Prior to national lockdowns many were expecting the Australian housing market to correct anywhere from 10% to 30%. Moving forward a mere nine months and record low interest rates, home loan holidays and working from home have led to a remarkable resilience. With consumer confidence now at record highs, coupled with forecast low interest rates, stamp duty reforms (in NSW and Victoria) and talk of vaccines, all indications are that house prices across the nation are on the rise again.
After several years of decreasing investor appetite, the October 2020 ABS statistics show a significant uptick in investor loan commitments in all states except Victoria (see chart below). Whilst it is clear many believe now is the right time to be investing in property, a common question is asked is whether units/townhouses or free-standing houses provide the best investment opportunities. You will not be surprised to learn that there is no definitive answer so below we consider the advantages and disadvantages of each.
Units and townhouses
- Units prices are generally more affordable than those of houses in the same area. This also means that the deposit needed to enter the market is also lower.
- The lower cost of units allows property investors greater means to diversify their portfolio across different markets.
- Historically units offer greater rental yield over the long term, so they suit investors with a yield focus. They tend to be more attractive for tenants in urban areas, due to demographic trends and preference towards high-density urban accommodation.
- Units and townhouses suit investors who wish to take a hands-off approach to the maintenance of their property as most of the upkeep is taken care of by strata management.
- Units often contain more fixtures and fittings than a house. This generally allows the owner to claim against a greater number of depreciable items in the unit (e.g. carpets, light fittings and dishwashers). Additionally, owners of units may be able to claim depreciation deductions for common property; that is, assets shared by all property owners in the development. Deductions will always vary, and you should seek the advice of your accountant prior to making a purchase.
- Strata fees can be a high ongoing cost depending on the level common facilities.
- Any possible renovations or changes must be approved by strata management which results in a limited ability to add capital value to the property.
- Most banks consider units in general, but more specifically those less than 50m2 (excluding balconies and carports), to be far riskier and hence it can be quite difficult to receive approval for your loan application. Banks are also more hesitant to lend against units anchored to a specific purpose, like student accommodation, as the factors that influence these are largely beyond their control.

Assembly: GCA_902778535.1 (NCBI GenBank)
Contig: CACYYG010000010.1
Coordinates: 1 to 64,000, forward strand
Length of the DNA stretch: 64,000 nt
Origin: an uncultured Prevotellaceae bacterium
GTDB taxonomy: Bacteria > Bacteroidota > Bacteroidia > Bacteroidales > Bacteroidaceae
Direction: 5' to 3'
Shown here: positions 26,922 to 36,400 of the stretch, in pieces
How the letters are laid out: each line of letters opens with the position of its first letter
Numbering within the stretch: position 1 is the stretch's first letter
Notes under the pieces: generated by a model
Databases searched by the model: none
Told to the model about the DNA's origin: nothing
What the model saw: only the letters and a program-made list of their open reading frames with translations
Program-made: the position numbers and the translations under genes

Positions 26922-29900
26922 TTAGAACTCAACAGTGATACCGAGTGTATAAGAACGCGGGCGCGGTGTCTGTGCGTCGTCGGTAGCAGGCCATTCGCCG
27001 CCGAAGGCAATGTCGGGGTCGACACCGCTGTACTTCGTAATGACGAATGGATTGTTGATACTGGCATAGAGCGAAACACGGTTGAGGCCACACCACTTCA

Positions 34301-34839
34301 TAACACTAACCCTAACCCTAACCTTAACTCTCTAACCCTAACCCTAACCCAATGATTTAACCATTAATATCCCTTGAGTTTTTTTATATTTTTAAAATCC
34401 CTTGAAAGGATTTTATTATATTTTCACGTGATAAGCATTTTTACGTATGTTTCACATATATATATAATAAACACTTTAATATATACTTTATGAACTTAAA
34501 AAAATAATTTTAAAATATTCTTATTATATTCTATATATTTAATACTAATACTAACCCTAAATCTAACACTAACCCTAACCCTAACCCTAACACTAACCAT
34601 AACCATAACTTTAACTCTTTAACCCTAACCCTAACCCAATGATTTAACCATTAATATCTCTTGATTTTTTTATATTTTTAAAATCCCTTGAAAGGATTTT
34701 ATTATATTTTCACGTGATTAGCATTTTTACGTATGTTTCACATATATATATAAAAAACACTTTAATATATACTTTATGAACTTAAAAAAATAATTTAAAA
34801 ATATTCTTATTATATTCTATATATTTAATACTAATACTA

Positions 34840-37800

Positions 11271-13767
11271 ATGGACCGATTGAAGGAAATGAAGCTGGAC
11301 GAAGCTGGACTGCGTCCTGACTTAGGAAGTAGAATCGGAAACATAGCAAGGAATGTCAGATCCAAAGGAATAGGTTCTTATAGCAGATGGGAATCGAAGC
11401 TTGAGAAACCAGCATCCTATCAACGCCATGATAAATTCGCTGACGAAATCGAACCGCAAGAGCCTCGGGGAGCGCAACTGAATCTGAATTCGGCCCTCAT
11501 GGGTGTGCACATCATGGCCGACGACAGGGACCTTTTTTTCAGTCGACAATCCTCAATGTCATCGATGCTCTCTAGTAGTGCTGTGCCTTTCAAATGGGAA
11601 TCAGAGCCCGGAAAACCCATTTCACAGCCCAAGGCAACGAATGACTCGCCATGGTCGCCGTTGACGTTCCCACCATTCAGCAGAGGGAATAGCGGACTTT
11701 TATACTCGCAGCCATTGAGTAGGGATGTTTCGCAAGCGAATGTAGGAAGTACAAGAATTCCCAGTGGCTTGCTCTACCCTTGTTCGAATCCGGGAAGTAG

- Historically units offer less potential for capital growth
- Units are generally suited to single or coupled tenants without children so tend to attract shorter term rental agreements.
- When you buy a house, you own both the land and dwelling, which both have the potential to appreciate and produce a significant capital gain when you sell. As a result, historically houses offer greater potential for capital growth.
- As you own 100% of the property, apart from council approval, you have an unlimited ability to renovate and add capital value to the property.
- Houses generally come with extra space, more bedrooms and features sought after by families. As such they tend to be longer term tenants providing a less volatile yield.
- As houses have both a land and dwelling value, banks consider these less risky and are more accommodating when applying for a loan.
- While individual situations may vary, houses, usually, tend to be more negatively geared than units mostly due to their higher financing and maintenance costs, and lower rental yields.
- House prices are generally less affordable than those of units in the same area. For property investors this can lead to a less diversified portfolio.
- Historically houses offer a lower rental yield than units.
- Upkeep and maintenance of the property is your sole responsibility and can prove to be time and cost intensive.
- Large one-off maintenance costs, for example roof replacement, can prove to be very expensive and cannot be shared amongst others.
Choosing between investing in a unit, townhouse or house is only one in a long list of factors to consider. Each have their advantages and the decision should be based on what strategy or objective you are striving to achieve. For example, an investor who has the time, cashflow and inclination to improve the property may be more suited to a house. A time poor investor seeking diversification and an income stream may prefer a unit or townhouse. Other factors such as demographics, supply and demand, affordability and broader economic factors should all be considered.
It’s important to remember that direct property is only one sub-asset class and there could be others that are more suited to your risk/return expectations. For this reason, we recommend you speak to a professional, like Steward Wealth, to ensure that your investments are aligned to a broader financial plan.